Social Work

Source: Elsa Ueland Papers, available in David R. Contosta, Philadelphia's Progressive Orphanage: The Carson Valley School (University Park, PA: Pennsylvania State University Press, 1997).

Students at the country's first social work school, the New York School of Applied Philanthropy, c. 1910

 

 

Social work transformed help into a professional activity. Because social workers have been the rank and file workers in the world of adoption, endowing them with authority and expertise was a prerequisite for the professionalization of adoption. Making sure that family-formation would be overseen by professionals was an important part of making adoption modern.

At the dawn of the twentieth century, social work did not yet exist as a professional community. The first social work school in the country, the New York School of Applied Philanthropy (which later became Columbia’s School of Social Work), opened its doors in 1904. In 1915, there were only five independent and two university-affiliated social work programs in the United States. In 1921, the American Association of Social Workers was founded and, in the 1920s, the Russell Sage and Commonwealth Foundations offered crucial financial support for institution-building in the new field. Yet amateur workers remained the backbone of many child welfare organizations long after formal training opportunities were established, and the shortage of social work personnel remained a chronic problem for agencies involved in child placement and adoption.

The first true professional in the world of adoption, Sophie van Senden Theis, graduated from college in 1907. She never earned a social work degree. Other important figures in adoption history were members of the pioneering generation of social work educators, including Jessie Taft (University of Pennsylvania), Charlotte Towle (University of Chicago), and Dorothy Hutchinson (Columbia University). Social work was a female-dominated occupation from the start.

Social workers experienced gender troubles in their efforts to professionalize child welfare. Although a number of leaders in children’s work were men—C.C. Carstens, Hastings Hart, and William Henry Slingerland among them—it was not always clear why women would need specialized training to do work that simply extended their natural, maternal responsibilities to other people’s children. The first social work generation was also frustrated by the tradition of nineteenth-century “friendly visiting,” which defined helping as the responsibility of all women with the means to do it. Social work was an expression of women’s intuition and moral superiority, according to this way of thinking, not a professional job.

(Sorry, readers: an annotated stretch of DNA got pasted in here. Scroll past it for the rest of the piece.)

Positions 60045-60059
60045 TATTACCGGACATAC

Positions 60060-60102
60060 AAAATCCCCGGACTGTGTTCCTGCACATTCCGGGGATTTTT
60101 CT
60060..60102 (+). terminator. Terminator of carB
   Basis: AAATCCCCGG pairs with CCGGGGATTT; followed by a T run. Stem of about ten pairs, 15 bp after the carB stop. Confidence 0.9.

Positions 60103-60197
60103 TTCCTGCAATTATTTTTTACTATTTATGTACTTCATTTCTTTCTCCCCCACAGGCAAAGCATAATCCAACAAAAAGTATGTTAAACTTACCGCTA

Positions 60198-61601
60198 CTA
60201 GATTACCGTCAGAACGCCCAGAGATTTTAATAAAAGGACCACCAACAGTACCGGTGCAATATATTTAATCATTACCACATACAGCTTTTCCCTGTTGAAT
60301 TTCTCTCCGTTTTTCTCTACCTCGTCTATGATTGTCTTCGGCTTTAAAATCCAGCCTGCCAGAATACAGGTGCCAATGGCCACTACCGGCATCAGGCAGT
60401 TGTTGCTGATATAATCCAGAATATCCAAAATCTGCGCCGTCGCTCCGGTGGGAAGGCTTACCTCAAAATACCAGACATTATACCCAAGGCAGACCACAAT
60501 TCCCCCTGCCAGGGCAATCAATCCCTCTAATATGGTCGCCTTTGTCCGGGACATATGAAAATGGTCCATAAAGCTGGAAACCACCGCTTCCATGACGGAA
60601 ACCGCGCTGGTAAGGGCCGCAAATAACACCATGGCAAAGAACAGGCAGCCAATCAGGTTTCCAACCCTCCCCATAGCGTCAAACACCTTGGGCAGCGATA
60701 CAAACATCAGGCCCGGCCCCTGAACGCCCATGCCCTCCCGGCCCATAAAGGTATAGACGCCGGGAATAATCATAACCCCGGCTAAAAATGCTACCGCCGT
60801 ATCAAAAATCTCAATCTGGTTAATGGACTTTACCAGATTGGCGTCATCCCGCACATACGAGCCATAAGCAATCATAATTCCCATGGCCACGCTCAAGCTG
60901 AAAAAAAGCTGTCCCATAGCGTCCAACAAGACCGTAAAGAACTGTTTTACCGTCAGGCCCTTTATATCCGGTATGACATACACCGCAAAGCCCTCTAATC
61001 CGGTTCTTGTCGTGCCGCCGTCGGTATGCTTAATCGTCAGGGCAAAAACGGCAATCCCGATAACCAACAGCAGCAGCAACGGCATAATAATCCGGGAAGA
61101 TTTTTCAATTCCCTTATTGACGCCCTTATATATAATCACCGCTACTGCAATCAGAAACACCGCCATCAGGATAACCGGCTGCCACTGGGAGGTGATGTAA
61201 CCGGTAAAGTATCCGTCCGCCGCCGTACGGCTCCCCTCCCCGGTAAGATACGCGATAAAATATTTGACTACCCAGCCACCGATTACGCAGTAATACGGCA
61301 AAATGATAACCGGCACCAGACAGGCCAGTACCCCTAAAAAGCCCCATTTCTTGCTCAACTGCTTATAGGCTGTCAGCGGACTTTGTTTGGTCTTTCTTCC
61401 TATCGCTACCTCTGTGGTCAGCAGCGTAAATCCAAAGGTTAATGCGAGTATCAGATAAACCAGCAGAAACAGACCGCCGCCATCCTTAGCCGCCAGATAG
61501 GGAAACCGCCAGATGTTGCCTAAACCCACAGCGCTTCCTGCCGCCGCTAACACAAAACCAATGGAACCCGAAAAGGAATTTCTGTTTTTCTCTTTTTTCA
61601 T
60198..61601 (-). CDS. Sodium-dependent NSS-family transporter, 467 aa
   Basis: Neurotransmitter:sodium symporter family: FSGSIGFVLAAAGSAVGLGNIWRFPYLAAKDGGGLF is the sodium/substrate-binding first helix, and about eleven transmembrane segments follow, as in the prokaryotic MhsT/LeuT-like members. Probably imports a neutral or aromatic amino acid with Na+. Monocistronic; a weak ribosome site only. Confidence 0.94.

In order to professionalize, social workers set out to affiliate the work they did with science. In placing-out, this often took the form of psychiatric casework and outcome studies. By importing psychodynamic theories from medicine and embracing sophisticated research methods as their own, social workers hoped to turn ordinary care-taking tasks into authoritative, if not actually masculine, careers. Therapeutic perspectives on child placement and adoption grew out of this convergence between social work and science.

The progress of social work was geographically and culturally lopsided. It advanced most rapidly and effectively in cities in the east and north. Professionally staffed agencies were still rare or nonexistent in many parts of the country during the first half of the century. In these places, most adoptions were still independently arranged by relatives, doctors, midwives, lawyers, orphanage staff, and other baby brokers who operated according to rules of commerce and sentiment rather than a professional creed.

 

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To learn more about The Adoption History Project, please contact Ellen Herman
Department of History, University of Oregon
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E-mail: adoption@uoregon.edu
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